India’s Supreme Court permitted banks to manage cryptocurrency transactions from exchanges and traders, reversing India’s central bank (Reserve Bank of India) ban that dealt a significant blow to the booming industry.
The RBI (Reserve Bank of India) order in 2018 has banned trading of all virtual currencies in India.The top court allowed a batch of pleas questioning Reserve Bank of India’s 2018 circular, which barred banks and financial institutions from offering trading services related to virtual currencies, including cryptocurrencies.
India’s virtual currency industry had grind to a halt after the April 2018 notification banning the use of banking networks for cryptocurrency transactions. The refusal to use Indian banks for their operations has crippled exchanges in the country that trade in currencies such as bitcoin, ripple and ethereum, forcing many of them to close it down. In the last two years, most exchanges have moved overseas or closed down their business altogether.
According to Economics times, Wilson Bright, CEO Of Blocksurvey said “When a regulator like RBI bans, the market closes down. Six months back, we pivoted from crypto to blockchain, as we had to sustain. No investor was ready to back us amid the uncertainty of regulations”.
IAMAI is the organization which challenged the RBI order in Supreme Court. Nischal Shetty, Founder & CEO, WazirX and member of the blockchain and cryptocurrency committee (BACC) of IAMAI said “Today’s a historic day for the entire Indian crypto ecosystem. This positive judgement will open doors to massive crypto adoption in India. It proves that we can now innovate, and the entire country can participate in the Blockchain revolution. With over 1 Billion population, the Indian market is a sleeping giant. I’m confident that this judgement will have a positive impact on the global crypto ecosystem.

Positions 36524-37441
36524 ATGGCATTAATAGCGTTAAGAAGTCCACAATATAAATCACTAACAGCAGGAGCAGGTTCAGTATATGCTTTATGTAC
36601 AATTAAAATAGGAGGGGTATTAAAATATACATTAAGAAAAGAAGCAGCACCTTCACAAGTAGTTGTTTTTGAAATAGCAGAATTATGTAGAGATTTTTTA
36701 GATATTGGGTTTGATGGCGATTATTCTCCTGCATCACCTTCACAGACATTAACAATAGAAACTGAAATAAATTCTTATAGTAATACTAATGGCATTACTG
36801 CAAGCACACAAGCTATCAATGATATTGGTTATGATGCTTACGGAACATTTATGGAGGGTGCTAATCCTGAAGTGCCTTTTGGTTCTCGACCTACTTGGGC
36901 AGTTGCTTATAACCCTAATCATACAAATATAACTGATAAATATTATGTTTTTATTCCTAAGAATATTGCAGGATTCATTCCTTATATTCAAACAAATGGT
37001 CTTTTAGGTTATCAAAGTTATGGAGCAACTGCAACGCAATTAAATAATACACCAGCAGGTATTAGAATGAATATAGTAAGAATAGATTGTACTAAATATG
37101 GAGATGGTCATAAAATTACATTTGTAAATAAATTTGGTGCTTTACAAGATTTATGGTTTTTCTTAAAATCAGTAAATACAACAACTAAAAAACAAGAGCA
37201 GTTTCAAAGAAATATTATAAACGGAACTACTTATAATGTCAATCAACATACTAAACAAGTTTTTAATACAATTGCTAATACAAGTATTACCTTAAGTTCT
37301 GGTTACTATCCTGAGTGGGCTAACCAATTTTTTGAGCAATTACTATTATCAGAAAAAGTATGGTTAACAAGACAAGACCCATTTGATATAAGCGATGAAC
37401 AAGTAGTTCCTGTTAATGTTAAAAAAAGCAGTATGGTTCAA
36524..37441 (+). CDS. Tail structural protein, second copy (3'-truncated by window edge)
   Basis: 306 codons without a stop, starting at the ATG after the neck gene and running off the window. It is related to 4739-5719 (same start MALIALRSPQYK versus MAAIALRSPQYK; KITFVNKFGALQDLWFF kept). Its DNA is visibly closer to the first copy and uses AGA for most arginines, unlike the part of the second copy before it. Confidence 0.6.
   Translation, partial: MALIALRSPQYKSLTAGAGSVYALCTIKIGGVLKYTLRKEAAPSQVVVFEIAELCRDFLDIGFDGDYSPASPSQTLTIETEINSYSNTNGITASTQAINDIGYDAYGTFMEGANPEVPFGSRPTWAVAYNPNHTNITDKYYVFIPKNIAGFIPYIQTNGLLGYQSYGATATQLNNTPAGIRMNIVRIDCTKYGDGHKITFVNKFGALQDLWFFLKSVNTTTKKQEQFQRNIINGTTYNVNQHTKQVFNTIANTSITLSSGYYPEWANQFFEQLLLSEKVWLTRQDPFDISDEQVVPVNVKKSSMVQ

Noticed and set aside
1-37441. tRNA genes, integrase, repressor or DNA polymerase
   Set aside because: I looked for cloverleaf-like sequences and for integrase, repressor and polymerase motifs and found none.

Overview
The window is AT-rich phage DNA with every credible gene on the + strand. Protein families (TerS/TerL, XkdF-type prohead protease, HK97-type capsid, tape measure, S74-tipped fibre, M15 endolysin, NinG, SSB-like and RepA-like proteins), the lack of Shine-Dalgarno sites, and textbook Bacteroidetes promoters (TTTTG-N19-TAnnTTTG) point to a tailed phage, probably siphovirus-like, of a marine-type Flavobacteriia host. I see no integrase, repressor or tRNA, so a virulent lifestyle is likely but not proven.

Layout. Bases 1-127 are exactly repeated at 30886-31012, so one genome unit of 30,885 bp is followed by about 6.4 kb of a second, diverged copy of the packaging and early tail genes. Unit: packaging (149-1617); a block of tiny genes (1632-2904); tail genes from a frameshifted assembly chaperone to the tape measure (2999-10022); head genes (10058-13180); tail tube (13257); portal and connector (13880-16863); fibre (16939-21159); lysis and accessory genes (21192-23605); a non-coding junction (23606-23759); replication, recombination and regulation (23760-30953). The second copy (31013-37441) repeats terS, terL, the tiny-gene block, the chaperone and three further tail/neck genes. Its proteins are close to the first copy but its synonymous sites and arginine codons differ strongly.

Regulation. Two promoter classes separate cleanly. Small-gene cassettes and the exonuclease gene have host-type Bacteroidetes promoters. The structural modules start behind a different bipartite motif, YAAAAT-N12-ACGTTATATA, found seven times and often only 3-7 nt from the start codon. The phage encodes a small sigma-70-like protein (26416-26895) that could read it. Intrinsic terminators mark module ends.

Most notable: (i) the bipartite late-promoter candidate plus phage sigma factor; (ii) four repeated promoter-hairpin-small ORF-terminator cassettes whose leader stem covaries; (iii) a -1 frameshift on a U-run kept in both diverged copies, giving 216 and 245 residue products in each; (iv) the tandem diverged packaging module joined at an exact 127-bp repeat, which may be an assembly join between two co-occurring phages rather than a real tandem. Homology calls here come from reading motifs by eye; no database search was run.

India only accounted for around 3% of the global cryptocurrency market before the ban, according to estimates by crypto entrepreneur Sathvik Vishwanath. Increasing interest in virtual currencies meant there was “tremendous scope going forward,” Vishwanath, cofounder and CEO of Indian cryptocurrency exchange Unocoin, told CNN two months before the ban.
Moreover, it’s better to be cautious, Cryptocurrency also faces challenges ahead. Last year the government parliamentary committee recommended a ban on all cryptocurrencies. The panel also recommended up to 10-year prison and heavy fines in July 2019 for anyone trading in digital currencies that reveal government negative views on cryptocurrencies.
Naveen Surya, Chairman, Fintech Convergence Council of IAMAI told indianexpress “The matter is still critical as there is a bill to ban virtual currencies in the Parliament and we hope that the government takes appropriate decision to balance between innovation and risk, rather than looking at just one dimension”.
The judgment creates an opportunity for cryptocurrency investors and businesses in India to challenge the stringent laws expected by a skeptical Indian government. Even though the industry should welcome the Supreme Court decision, the fact remains that the issue is not fully at rest, because there is still pending legislative action.
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